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Saigon’s Citadel - Part 2

This is part 2 of our series on Saigon's citadel. You can read part 1 here.

Nguyen Anh (AKA Gia Long) would never use his citadel for military action as hostilities only resumed after his death in 1831. Shortly before he expired, Anh selected Minh Mang, his youngest son, as heir to the throne rather than his older son, Prince Canh.

This did not make governor of southern Vietnam, General Le Van Duyet, a happy camper. Duyet, who enjoyed relative autonomy from the central administration at this point, was a supporter of Catholic missionaries and continually undermined the orthodox Confucian Mang. This did not last long, however as by the 1830s, Southern Vietnam was incorporated into central administration which called for greater oversight of Saigon.

Even though he died a few years prior, when the newly appointed mandarins arrived in the city, they immediately undertook a full inquiry into Duyet’s rule, finding widespread corruption and abuse of power. To posthumously punish the former governor, his grave was lashed 100 times. Bet that hurt.

Oh, and they imprisoned his subordinates and executed 16 of his remaining family members.

Duyet’s remaining cohorts, likely pissing their pants, launched a rebellion under the leadership of Duyet’s adopted son, Le Van Khoi. After capturing the citadel, the group took to Duyet’s grave where they rejected the imperial authority of Minh Mang and declared support for An Hoa, the son of Prince Canh. That same night, they executed all remaining central administration officials and within 3 days, Khoi’s forces had captured all six southern provinces.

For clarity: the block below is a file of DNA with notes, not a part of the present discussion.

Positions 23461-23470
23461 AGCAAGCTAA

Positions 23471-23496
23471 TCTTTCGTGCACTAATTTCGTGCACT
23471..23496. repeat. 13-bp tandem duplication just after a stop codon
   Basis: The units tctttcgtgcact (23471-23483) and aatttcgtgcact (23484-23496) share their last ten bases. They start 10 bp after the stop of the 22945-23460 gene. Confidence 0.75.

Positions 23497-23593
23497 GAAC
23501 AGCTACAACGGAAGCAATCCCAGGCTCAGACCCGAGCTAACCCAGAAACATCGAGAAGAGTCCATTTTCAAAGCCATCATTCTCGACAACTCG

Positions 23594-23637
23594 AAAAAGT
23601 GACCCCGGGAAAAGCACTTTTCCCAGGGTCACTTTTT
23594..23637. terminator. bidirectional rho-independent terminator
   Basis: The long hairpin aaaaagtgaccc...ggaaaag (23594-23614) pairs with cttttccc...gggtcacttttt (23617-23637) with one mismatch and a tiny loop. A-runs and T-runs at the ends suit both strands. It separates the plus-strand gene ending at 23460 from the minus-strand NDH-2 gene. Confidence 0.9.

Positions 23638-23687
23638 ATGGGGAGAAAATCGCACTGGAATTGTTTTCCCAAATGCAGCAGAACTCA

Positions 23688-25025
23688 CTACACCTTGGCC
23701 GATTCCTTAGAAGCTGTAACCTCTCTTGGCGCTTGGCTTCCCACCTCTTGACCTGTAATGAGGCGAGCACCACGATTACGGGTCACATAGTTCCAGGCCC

To further consolidate power, Khoi courted local Catholics, not only seek protection in the citadel but fight alongside his army. Vietnamese priests would go on to lead their Catholic armies against imperial forces until 1835, when, after months of siege, the citadel ultimately fell to Minh Mang.

While Khoi died during the siege, his commanders and between 500 and 2,000 citadel defenders were executed along with French missionaries such as Priest Joseph Marchand.

Priest Joseph Marchand

Mang, not wanting to endure another long siege in the event of further rebellion (and probably looking for retribution), ordered the destruction of the citadel and that a smaller one be built in its place.

The new citadel, completed in 1836 was much smaller and purposely designed to be susceptible to naval bombardment. The length of the square sides was 475 m (1,558 ft), surrounded by 20 m (66 ft) high walls, made from granite rocks, brick and earth.

Saigon would enjoy 20 years of relative quiet until 1858 when Franco-Spanish forces landed at Da Nang.

Check back next week for part 3 where we’ll see the citadel’s role in resisting French occupation of Saigon.

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